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A fixed-weighted price index that is computed as the sum of current-period quantities valued at current-period prices divided by the sum of current-period quantities valued at base-period prices.
A paid-up policy is a whole life insurance policy for which no additional premium payments are required to keep in force.
Generally, a standard paid-up policy lasts the rest of your lifetime or until you reach a specific age, such as 100. Some policies are designed to be fully paid up at an age specified in the contract, such as whole life policies for which you pay no more premiums after age 65.
Short-term, unsecured debt securities that a corporation issues are often referred to as paper - for short-term commercial paper. The term is sometimes used to refer to any corporate bonds, whether secured or unsecured, short or long term.
If you own an asset that increases in value, any increase in value is a paper profit, or unrealized gain. If you sell the asset for more than you paid to buy it, your paper profit becomes an actual profit, or realized gain.
The same relationship applies if the asset has lost value. You have a paper loss until you sell, when it becomes a realized loss.
You owe no capital gains tax on a paper profit, though you use the paper value when calculating gains or losses in your investment portfolio, for example. The risk with a paper profit is that it may disappear before you realize it. On the other hand, you may postpone selling because you expect the value to increase further.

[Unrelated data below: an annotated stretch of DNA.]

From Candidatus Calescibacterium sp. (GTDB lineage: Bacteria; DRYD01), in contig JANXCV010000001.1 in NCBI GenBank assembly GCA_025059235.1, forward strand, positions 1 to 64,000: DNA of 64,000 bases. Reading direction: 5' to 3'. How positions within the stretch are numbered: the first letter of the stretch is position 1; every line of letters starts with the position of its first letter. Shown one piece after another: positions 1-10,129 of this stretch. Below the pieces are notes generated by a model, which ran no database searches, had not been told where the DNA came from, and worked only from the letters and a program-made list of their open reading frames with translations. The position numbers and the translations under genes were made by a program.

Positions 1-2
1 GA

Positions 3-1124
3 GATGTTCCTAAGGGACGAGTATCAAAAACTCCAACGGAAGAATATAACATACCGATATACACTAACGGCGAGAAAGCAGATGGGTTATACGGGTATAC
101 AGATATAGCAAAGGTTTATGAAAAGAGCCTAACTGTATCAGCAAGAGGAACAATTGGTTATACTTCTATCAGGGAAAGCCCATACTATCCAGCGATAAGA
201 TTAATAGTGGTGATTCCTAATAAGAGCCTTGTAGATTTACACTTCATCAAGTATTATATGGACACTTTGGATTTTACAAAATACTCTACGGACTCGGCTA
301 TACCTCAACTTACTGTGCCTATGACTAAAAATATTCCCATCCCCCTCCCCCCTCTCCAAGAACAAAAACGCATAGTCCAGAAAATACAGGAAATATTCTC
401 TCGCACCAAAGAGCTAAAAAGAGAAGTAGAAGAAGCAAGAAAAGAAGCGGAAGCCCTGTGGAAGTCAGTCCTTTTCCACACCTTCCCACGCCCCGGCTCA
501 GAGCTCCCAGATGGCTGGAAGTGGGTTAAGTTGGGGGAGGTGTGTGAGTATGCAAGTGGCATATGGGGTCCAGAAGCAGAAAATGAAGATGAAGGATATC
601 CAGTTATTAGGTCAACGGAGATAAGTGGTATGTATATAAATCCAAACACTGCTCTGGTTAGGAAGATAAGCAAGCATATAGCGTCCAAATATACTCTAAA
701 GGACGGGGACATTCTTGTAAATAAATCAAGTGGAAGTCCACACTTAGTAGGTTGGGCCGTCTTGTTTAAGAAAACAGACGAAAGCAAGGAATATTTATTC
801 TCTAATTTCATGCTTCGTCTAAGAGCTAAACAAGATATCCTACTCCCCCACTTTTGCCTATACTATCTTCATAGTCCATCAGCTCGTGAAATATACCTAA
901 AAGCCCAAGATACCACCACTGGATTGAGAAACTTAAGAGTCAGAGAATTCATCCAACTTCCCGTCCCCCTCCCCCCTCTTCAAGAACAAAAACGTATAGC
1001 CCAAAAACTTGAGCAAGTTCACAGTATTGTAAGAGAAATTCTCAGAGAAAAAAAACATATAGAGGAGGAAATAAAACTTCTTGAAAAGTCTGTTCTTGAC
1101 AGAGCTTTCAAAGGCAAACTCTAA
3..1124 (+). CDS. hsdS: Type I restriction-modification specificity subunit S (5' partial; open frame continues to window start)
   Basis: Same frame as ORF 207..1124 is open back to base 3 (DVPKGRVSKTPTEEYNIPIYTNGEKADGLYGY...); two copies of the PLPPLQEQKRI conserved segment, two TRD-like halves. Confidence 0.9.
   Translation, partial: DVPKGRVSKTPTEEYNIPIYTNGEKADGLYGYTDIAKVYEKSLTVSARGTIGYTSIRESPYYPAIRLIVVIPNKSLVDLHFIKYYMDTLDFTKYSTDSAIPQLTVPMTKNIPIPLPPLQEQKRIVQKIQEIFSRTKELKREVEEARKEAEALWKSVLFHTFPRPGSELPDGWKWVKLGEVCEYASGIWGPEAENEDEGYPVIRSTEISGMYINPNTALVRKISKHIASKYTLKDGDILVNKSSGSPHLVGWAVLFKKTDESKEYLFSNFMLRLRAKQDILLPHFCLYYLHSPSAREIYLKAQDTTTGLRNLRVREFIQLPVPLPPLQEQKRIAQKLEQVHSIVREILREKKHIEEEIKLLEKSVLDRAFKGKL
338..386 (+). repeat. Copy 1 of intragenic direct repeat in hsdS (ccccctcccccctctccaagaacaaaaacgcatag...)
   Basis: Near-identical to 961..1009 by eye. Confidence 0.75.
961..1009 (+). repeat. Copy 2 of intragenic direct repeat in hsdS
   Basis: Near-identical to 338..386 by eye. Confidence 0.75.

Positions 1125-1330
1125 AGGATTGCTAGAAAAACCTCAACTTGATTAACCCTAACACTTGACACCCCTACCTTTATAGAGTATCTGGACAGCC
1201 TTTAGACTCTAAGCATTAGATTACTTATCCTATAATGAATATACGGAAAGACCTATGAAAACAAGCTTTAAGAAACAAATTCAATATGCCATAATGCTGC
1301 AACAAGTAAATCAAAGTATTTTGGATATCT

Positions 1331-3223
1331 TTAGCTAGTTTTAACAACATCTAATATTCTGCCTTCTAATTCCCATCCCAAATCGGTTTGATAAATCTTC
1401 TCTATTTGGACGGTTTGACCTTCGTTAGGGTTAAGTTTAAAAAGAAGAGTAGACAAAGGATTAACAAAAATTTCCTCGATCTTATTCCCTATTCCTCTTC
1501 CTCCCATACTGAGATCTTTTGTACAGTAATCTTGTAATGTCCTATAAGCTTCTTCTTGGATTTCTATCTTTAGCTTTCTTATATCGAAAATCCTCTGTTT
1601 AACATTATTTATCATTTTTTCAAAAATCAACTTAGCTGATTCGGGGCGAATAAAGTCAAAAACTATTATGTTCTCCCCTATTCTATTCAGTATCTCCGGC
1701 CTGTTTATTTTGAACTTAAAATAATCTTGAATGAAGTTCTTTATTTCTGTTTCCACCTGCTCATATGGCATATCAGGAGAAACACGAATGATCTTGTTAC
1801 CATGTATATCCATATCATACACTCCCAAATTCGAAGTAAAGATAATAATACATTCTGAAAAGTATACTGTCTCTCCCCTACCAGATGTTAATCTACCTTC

The stated or face value of a stock or bond. It has little significance for common stocks, however, for bonds it specifies the payment amount at maturity.
Par value is the face value, or named value, of a stock or bond.
With stocks, the par value, which is frequently set at $1, is used as an accounting device but has no relationship to the actual market value of the stock.
But with bonds, par value, usually $1,000, is the amount you pay to purchase at issue and the amount you receive when the bond is redeemed at maturity.
Par is also the basis on which the interest you earn on a bond is figured. For example, if you are earning 6% annual interest on a bond with a par value of $1,000, that means you receive 6% of $1,000, or $60.
While the par value of a bond typically remains constant for its term, its market value does not. That is, a bond may trade at a premium, or more than par, or at a discount, which is less than par, in the secondary market.
The market price is based on changes in the interest rate, the bond's rating, or other factors.
A loss mitigation option offered by the FHA that allows a borrower, with help from a lender, to get an interest-free loan from HUD to bring their mortgage payments up to date.
A payment that is less than the total amount owed on a monthly mortgage payment. Normally, lenders do not accept partial payments. The lender may make exceptions during times of difficulty. Contact your lender prior to the due date if a partial payment is needed.